24) “Optimism decreased the negative influence of pain catastrophizing on shoulder function, but not pain intensity.” #BePositive

25) This is one of the better pain articles I’ve read in awhile – “It is important to clarify here that although we talk about the mind, thinking and emotions in relation to pain, the actual experience of pain emerges in the person and is felt in the body or the space in which the body should reside (for many biological reasons). The notion that pain is in the brain or in the head is nonsense. And, we are more than a brain.”

26) This is a great article on Dr. Sarno with plenty of links regarding pain science and the biopsychosocial influence.

 “Furthermore, Dr. Sarno also began to see associations between emotional distress, early life adversity, and certain personality profiles (notably perfectionism and the need to please) and the onset of back pain and other so-called functional syndromes, such as headaches and irritable bowel syndrome. And most importantly, he found that when a patient is diagnosed with having a psychosomatic illness and given a clear understanding of that process, many people have dramatic resolutions of their symptoms, even if they were of a long-standing nature.”…”Over time, a few other physicians and therapists began using Dr. Sarno’s methods and they had equally impressive results. Research studies came out showing that most people with chronic back pain do not have a clearly defined medical explanation and that MRIs are abnormal in the majority of adults who do not have back pain. Studies of surgery for back pain have not shown better results than non-surgical interventions. Injections for back pain have not been shown to be better than placebo injections. Studies of brainimaging show that physical pain and emotional pain are equivalent and that emotionally laden regions of the brain (rather than somatosensory areas) are activated in chronic back pain. And emerging research shows that psychological interventions that target emotionsare showing significant results.”

27) How do you adapt to millions of years of harsh and painful conditions?  Evolve the ability to dim sensory perception to modulate pain.  “Evolutionary tweaks to the amino acids in their pain receptors make naked mole rats extremely insensitive to pain after they are born.”

28) Sure, diagnoses and biomechanical talk can cause fear. But it can also cause ease, understanding, and social belonging. “These results are indicative of social exclusion of patients with pain for which there is no clear medical explanation.”  And remember that loneliness is linked to increased pain…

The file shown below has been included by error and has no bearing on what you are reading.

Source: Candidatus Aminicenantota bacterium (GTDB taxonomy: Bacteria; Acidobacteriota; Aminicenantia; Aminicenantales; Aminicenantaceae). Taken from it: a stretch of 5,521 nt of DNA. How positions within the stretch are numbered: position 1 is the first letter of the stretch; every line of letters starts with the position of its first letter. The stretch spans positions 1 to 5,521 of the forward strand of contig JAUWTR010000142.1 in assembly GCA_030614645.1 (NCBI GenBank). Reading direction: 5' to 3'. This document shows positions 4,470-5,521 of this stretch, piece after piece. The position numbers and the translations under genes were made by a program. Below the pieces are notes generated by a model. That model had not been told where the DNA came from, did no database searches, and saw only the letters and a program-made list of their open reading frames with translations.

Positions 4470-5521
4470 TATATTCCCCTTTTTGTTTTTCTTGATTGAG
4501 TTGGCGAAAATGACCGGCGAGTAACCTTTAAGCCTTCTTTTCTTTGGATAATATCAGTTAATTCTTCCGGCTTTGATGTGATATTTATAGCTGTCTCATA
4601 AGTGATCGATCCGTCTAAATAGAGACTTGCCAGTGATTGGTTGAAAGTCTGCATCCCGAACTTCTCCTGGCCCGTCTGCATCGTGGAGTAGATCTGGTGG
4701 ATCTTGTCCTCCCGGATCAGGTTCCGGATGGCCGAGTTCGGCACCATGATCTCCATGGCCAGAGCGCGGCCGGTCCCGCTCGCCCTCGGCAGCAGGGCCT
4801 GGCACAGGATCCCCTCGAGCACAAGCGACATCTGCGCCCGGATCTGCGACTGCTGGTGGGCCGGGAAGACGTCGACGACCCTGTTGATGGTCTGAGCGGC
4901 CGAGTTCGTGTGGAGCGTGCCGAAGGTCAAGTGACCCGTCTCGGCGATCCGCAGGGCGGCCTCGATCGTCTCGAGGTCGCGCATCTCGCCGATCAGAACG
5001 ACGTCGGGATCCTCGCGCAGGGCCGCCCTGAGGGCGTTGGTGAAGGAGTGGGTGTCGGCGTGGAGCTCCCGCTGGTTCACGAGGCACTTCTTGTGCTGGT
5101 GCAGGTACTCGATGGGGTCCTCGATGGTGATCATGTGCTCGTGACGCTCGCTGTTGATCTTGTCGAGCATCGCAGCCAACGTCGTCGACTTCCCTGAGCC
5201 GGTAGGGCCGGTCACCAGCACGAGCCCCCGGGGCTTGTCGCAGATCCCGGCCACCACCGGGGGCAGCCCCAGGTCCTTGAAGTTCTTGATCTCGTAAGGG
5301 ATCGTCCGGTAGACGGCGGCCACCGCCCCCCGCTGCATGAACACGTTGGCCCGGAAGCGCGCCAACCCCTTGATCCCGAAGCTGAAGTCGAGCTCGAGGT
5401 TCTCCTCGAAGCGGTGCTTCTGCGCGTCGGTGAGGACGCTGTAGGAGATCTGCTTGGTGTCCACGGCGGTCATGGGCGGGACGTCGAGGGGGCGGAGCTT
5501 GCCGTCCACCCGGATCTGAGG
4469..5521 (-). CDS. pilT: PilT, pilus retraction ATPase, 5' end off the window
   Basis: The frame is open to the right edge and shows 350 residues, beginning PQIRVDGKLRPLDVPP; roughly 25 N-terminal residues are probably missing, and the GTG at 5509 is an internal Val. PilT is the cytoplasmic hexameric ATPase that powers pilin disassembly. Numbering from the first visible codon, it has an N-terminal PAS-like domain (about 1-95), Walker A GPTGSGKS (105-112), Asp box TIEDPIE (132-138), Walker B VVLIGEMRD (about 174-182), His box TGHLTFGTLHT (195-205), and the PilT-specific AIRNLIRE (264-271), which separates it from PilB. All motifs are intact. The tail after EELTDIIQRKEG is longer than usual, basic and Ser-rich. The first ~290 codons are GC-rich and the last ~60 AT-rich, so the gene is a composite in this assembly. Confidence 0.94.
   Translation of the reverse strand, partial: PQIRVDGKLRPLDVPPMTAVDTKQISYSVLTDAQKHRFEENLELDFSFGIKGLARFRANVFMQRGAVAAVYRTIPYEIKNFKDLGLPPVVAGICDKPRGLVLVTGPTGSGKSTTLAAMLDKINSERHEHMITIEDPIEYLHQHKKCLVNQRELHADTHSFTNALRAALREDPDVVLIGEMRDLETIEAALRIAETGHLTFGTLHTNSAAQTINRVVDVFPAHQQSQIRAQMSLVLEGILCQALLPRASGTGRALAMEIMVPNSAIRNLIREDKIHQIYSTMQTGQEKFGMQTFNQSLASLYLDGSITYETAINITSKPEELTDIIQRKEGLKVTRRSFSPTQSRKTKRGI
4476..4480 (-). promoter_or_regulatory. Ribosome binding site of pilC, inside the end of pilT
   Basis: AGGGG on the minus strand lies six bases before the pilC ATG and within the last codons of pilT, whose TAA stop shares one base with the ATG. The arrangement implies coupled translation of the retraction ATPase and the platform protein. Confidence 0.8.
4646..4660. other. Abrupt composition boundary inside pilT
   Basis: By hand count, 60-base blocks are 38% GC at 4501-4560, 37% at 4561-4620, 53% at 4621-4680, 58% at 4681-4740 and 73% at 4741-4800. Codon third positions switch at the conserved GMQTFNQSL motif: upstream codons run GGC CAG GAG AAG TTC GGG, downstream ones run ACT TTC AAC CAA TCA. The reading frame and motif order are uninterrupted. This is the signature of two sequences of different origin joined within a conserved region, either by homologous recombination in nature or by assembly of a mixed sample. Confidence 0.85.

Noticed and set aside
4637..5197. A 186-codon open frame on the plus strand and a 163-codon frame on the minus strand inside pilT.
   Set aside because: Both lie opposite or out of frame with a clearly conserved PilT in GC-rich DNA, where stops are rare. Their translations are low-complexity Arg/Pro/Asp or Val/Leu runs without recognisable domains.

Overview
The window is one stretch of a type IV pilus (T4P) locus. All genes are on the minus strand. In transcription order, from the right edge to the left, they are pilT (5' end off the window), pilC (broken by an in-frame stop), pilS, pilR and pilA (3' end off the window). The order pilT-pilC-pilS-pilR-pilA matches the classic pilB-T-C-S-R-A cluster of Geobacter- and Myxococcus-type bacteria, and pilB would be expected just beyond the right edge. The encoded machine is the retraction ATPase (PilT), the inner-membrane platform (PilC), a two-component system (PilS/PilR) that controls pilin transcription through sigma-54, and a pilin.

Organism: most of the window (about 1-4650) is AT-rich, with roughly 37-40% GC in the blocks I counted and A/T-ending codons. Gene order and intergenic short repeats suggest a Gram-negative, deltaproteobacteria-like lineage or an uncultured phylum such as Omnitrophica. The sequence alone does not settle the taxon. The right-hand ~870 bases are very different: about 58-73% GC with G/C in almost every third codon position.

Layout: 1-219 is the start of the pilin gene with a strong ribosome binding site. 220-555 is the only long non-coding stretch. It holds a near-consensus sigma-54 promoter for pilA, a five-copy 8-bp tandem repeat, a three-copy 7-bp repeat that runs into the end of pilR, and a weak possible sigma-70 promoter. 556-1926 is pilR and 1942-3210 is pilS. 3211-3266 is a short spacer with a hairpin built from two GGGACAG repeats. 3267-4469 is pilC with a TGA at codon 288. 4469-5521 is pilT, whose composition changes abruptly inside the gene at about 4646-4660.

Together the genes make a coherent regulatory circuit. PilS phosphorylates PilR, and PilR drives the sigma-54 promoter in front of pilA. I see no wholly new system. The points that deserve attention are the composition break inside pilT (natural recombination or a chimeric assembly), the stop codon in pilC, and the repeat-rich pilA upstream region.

29) +2000 patient study shows that expectations dictate outcomes

30) I like using the LANSS questionnaire.  I have my patients with signs and symptoms of central sensitization fill it out.  It helps them understand that what they’re feeling is normal.  It helps them feel that others have these symptoms too.  See #28

31) “Insomnia and short sleep duration are risk factors for developing chronic pain” -Mary O’Keefe

32) People always like videos

Opioids

33) Regarding Opioid Induced Hyperalgesia, “Your biology fights back and says, ‘I’m blindfolded to pain by all these chemicals. I need to be able to sense pain again.” -Martin Angst

34) But let’s not throw the baby out with the bathwater…”There is no question that in many cases opioids have been used inappropriately (prescribed too much or too little, given at too high or too low of a dose) for many individuals suffering with pain. But, it is also a very effective drug for many people in pain. Opioids help reduce acute nociception and can potentially reduce the risk of developing chronic pain for those in the more acute phase. They can also be an effective part of a comprehensive chronic pain treatment for some. My hope is that those of us in the physical therapy profession educate ourselves properly and understand how to talk to our patients about the use of opioids, because they will ask us.”-Korzy Zimmer

35) It’s an epidemic

 

36) Ask your patients if they take any pain medication.  Educate them on how to use medicine after surgeries and injuries.  Be a responsible provider.


 

The main reason I do this blog is to share knowledge and to help people become better clinicians/coaches. I want our profession to grow and for our patients to have better outcomes. Regardless of your specific title (PT, Chiro, Trainer, Coach, etc.), we all have the same goal of trying to empower people to fix their problems through movement. I hope the content of this website helps you in doing so.

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Fall Hits 2016: Table of Contents

This is a collection of information to help improve health and movement.  It includes articles, videos, and quotes that I have found helpful in studying the human species.  Due to the complexity of this subject matter, I have tried to include a variety of variables that can influence the dynamic system.

In an attempt to avoid information overload, I’ve separated the information into different categories.